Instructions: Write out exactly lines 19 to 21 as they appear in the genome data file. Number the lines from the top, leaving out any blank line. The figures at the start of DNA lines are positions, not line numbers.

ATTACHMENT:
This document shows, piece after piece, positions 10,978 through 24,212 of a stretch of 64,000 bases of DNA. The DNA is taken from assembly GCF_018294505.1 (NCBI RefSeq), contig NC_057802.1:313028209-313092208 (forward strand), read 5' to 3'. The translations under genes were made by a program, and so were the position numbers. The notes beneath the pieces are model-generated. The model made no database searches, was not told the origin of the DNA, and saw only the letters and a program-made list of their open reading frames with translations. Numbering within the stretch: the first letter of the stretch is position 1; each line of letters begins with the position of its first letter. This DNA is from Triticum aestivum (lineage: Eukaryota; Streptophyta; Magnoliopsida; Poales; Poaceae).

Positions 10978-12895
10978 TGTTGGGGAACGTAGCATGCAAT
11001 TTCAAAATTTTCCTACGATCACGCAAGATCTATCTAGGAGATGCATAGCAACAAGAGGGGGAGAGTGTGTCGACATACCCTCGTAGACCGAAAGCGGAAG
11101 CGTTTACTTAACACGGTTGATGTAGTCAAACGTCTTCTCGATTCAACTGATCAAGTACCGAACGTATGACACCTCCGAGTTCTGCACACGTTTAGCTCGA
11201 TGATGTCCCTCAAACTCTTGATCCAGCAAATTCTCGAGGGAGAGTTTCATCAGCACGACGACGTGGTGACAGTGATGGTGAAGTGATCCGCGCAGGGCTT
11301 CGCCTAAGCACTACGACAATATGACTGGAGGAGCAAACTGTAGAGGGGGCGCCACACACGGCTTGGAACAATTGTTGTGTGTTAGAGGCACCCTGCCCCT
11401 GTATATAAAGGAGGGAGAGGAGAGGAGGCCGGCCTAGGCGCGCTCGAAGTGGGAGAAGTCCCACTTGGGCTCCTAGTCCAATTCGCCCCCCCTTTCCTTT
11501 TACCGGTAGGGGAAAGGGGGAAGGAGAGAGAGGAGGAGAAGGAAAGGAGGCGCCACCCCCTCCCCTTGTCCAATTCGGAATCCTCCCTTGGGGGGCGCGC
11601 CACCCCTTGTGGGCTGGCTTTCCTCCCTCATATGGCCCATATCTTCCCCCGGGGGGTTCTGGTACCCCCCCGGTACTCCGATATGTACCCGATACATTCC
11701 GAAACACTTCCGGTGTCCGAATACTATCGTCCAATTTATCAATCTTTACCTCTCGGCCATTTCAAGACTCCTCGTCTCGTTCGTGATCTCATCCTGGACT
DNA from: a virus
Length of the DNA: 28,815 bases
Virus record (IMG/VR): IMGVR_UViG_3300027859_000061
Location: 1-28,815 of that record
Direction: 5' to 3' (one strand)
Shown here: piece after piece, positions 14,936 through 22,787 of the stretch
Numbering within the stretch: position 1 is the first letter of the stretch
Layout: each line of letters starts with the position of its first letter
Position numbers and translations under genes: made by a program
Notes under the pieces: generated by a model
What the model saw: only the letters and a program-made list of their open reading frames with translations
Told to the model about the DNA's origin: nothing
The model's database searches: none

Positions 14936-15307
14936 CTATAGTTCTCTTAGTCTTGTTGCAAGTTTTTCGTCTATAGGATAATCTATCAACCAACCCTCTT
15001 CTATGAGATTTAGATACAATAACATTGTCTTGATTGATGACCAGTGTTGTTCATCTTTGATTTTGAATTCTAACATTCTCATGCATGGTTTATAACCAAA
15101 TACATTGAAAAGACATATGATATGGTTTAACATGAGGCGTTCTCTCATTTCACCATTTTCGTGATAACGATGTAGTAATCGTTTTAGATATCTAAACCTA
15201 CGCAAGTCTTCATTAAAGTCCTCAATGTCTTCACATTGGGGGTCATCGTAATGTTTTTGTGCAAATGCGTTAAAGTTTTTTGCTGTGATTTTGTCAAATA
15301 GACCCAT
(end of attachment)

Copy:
Layout: each line of letters starts with the position of its first letter
Position numbers and translations under genes: made by a program
Notes under the pieces: generated by a model